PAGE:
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Saccharin — Is This Sweetener Good or Bad?

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What is saccharin?

Saccharin is a non-nutritive or artificial sweetener.


It’s made in a laboratory by oxidizing the chemicals o-toluene sulfonamide or phthalic anhydride. It looks like white, crystalline powder.


Saccharin is commonly used as a sugar substitute because it doesn't contain calories or carbs. Humans can't break down saccharin, so it leaves your body unchanged.


It’s around 300–400 times sweeter than regular sugar, so you only need a small amount to get a sweet taste.


However, it can have an unpleasant, bitter aftertaste. This is why saccharin is often mixed with other low or zero-calorie sweeteners.


For example, saccharin is sometimes combined with aspartame, another low-calorie sweetener commonly found in carbonated diet drinks.


Food manufacturers often use saccharin because it's fairly stable and has a long shelf life. It's safe to consume even after years of storage.


In addition to carbonated diet drinks, saccharin is used to sweeten low-calorie candies, jams, jellies, and cookies. It’s also used in many medicines.


Saccharin can be used similarly to table sugar to sprinkle onto food, such as cereal or fruit, or used as a sugar substitute in coffee or when baking.

SUMMARY Saccharin is a zero-calorie artificial sweetener. It’s 300–400 times sweeter than sugar and commonly used to replace it.

Evidence suggests that it’s safe

Health authorities agree that saccharin is safe for human consumption.

These include the World Health Organization (WHO), the European Food Safety Authority (EFSA), and the Food and Drug Administration (FDA).


However, this wasn't always the case, as in the 1970s, several studies in rats linked saccharin to the development of bladder cancer (1Trusted Source).


It was then classified as possibly cancerous to humans. Yet, further research discovered that the cancer development in rats was not relevant to humans.


Observational studies in humans showed no clear link between saccharin consumption and cancer risk (2Trusted Source, 3Trusted Source, 4Trusted Source).


Due to the lack of solid evidence linking saccharin to cancer development, its classification was changed to “not classifiable as cancerous to humans (5Trusted Source).”


However, many experts feel observational studies are not sufficient to rule out that there’s no risk and still recommend that people avoid saccharin.

SUMMARY Observational studies in humans have found no evidence that saccharin causes cancer or any harm to human health.

Food sources of saccharin

Saccharin is found in a wide variety of diet foods and drinks. It's also used as a table sweetener.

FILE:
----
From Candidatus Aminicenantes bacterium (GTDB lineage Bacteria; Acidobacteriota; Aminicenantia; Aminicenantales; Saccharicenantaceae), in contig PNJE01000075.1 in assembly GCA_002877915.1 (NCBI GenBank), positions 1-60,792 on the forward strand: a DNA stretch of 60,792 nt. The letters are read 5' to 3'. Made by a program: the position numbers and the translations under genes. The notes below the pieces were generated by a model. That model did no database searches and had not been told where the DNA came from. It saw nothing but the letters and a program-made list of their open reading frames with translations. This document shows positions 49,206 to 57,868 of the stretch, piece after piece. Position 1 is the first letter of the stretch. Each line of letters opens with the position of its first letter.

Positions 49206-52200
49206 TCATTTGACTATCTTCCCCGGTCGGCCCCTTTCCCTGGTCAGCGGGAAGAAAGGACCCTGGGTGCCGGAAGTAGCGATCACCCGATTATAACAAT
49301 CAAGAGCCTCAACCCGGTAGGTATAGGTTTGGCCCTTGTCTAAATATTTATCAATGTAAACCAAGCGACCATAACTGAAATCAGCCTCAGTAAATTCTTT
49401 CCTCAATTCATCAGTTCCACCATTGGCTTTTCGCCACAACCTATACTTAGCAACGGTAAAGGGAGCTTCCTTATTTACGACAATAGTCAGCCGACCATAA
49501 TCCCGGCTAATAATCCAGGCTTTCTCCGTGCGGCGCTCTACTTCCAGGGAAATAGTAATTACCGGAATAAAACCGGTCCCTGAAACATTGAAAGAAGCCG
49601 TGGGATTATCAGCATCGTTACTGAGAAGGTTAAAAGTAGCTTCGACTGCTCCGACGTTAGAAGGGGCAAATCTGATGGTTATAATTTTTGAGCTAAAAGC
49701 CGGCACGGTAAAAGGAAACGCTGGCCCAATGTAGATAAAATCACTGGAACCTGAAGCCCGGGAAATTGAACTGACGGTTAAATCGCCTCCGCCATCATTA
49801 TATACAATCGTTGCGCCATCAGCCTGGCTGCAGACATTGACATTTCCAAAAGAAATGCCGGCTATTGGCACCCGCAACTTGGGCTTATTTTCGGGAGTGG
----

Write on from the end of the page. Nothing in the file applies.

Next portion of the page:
It's sold under the brand names Sweet 'N Low, Sweet Twin, and Necta Sweet.

Saccharin is available in either granule or liquid form, with one serving providing sweetness comparable to two teaspoons of sugar.


Another common source of saccharin is artificially sweetened drinks, but the FDA restricts this amount to no more than 12 mg per fluid ounce.


Due to the ban on saccharin in the 1970s, many diet drink manufacturers switched to aspartame as a sweetener and continue to use it today.


Saccharin is often used in baked goods, jams, jelly, chewing gum, canned fruit, candy, dessert toppings, and salad dressings.


It can also be found in cosmetic products, including toothpaste and mouthwash. Additionally, it's a common ingredient in medicines, vitamins, and pharmaceuticals.


In the European Union, saccharin that has been added to food or drinks can be identified as E954 on the nutrition label.

SUMMARY Saccharin is a common table sweetener. It can also be found in diet drinks and low-calorie foods, as well as vitamins and medicines.

How much can you eat?

The FDA has set the acceptable daily intake (ADI) of saccharin at 2.3 mg per pound (5 mg per kg) of body weight.


This means if you weigh 154 pounds (70 kgs), you can consume 350 mg per day.

To further put this into perspective, you could consume 3.7, 12-ounce cans of diet soda daily — nearly 10 servings of saccharin.


No studies have measured the total intake of saccharin in the U.S. population, but studies in European countries have found that it’s well within limits (6Trusted Source, 7Trusted Source, 8Trusted Source).

SUMMARY According to the FDA, adults and children can consume up to 2.3 mg of saccharin per pound (5 mg per kg) of body weight without risk.

Saccharin may have slight weight loss benefits

Replacing sugar with a low-calorie sweetener may benefit weight loss and protect against obesity (9Trusted Source).


That's because it allows you to consume the foods and drinks you enjoy with fewer calories (9Trusted Source, 10Trusted Source).


Depending on the recipe, saccharin can replace 50–100% of the sugar in certain food products without significantly compromising the taste or texture.

Nevertheless, some studies suggest that consuming artificial sweeteners like saccharin can increase hunger, food intake, and weight gain (11Trusted Source, 12Trusted Source).